Case Study

CASE STUDY: PETER VOULKOS

Posted May 28, 2017 in Blog, Case Study

Peter Callas assisting Peter Voulkos in Belvidere, NJ, 1998. Peter Callas built the first anagama kiln in the United States, and Voulkos fired many of his pieces in it later in his career. Photo by TolneGGG (Own work) [CC BY-SA 4.0 (http://creativecommons.org/licenses/by-sa/4.0), via Wikimedia Commons.

The following text accompanied the work, Untitled Plate (1989), by Peter Voulkos, on view April 18 – May 21, 2017, at HCCC as part of the Case Study exhibition series. Rotating periodically throughout the year, this series presents an in-depth look at craft-based objects as they relate to current events and/or spotlights a moment in craft history.

HCCC would like to thank the Museum of Fine Arts, Houston, for making this work available for exhibition. Please make sure to visit In the Studio: Craft in Postwar America, 1950 – 1970, on view at the MFAH through October 8, 2017, to learn more about the development of Studio Craft in the United States.

Peter Voulkos (American, 1924-2002) was a pioneer of Studio Craft, a post-World War II movement in the United States that experimented with new techniques in the traditional materials of metal, clay, glass, wood, and fiber, as well as non-traditional materials. He shaped the ceramic avant-garde during the mid-20th Century and broadened the scope of contemporary ceramics through his experimentation with surface and form.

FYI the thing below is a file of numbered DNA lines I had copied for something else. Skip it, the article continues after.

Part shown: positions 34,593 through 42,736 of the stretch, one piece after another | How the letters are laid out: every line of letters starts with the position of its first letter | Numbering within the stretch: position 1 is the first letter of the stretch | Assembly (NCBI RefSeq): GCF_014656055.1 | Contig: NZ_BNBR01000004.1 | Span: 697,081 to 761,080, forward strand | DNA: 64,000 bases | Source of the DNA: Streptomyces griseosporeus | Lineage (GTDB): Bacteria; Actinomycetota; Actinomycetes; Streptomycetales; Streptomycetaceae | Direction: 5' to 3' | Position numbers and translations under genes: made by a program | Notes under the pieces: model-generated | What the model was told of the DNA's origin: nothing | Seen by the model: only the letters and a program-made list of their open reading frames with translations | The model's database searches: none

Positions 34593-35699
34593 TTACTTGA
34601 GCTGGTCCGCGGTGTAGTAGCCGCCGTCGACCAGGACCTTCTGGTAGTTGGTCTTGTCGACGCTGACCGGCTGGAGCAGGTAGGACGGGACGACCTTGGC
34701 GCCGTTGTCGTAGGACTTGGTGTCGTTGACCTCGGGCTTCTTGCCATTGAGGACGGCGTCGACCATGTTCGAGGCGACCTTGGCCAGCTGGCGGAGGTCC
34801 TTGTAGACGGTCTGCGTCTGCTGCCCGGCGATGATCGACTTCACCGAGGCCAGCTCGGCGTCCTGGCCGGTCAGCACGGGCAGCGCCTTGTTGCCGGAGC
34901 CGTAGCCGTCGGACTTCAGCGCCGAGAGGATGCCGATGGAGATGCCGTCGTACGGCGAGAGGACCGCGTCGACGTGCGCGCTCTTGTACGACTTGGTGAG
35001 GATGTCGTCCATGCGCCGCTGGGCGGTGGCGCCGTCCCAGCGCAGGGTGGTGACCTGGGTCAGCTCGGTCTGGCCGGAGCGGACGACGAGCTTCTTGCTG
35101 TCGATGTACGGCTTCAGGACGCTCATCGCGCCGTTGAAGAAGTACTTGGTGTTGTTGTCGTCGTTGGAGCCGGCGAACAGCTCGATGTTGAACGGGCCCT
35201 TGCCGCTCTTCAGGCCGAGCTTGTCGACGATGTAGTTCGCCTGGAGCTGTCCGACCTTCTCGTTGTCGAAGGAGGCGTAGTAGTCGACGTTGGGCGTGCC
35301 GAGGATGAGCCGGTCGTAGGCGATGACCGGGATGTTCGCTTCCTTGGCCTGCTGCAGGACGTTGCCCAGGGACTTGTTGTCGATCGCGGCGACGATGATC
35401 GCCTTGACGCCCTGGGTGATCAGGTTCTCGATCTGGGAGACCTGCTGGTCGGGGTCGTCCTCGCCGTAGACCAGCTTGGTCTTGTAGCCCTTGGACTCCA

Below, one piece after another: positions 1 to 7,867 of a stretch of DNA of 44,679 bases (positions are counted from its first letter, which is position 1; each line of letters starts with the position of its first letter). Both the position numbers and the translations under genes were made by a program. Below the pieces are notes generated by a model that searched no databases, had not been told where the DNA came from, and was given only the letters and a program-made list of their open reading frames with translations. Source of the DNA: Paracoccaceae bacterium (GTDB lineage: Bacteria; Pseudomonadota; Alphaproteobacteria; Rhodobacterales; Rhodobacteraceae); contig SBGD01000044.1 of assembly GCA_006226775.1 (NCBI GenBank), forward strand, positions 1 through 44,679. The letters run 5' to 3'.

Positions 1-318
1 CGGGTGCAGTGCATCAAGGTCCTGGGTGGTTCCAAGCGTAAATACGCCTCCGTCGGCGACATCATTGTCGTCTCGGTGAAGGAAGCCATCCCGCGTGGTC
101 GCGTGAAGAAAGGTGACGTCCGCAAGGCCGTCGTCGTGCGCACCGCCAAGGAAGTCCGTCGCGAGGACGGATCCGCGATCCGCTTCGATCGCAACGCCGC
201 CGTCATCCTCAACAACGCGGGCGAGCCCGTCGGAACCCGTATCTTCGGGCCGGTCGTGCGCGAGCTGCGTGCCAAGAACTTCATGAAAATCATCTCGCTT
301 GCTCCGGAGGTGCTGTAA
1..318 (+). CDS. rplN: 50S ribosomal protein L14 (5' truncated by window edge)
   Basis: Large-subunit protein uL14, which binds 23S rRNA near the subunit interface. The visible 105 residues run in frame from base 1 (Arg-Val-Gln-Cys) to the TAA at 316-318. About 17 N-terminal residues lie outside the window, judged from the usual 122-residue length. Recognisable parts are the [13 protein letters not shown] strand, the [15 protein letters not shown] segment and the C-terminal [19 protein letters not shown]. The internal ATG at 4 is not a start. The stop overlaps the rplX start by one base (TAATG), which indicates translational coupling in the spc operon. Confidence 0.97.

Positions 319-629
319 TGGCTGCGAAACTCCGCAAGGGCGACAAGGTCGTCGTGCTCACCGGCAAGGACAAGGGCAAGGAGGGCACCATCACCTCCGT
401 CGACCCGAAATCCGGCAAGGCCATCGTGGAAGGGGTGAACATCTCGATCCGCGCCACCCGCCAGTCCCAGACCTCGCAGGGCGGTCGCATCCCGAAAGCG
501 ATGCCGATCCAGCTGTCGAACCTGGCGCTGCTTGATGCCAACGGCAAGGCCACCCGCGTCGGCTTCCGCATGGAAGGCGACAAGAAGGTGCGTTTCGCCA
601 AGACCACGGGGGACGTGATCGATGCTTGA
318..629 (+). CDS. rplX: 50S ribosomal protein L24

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CASE STUDY: PUSSYHAT

Posted March 17, 2017 in Case Study

The cat-eared knit hat on view at Houston Center for Contemporary Craft this spring has traveled thousands of miles, from a Maine-based knitting group to New Jersey; Pennsylvania; Washington, D.C.; and now Houston. It was worn on January 21, 2017, in Washington, D.C., at the Women’s March, the largest single-day peaceful demonstration in United States history. Betsey Norland, a knitter from Lambertville, New Jersey, was unable to attend the protest herself and knitted eight hats as a way to participate, commenting, “A little bit of me was on a lot of women.” This handmade hat is just one of millions that were created for and worn by participants marching in Washington, D.C., and in 600 sister marches worldwide. Continue Reading »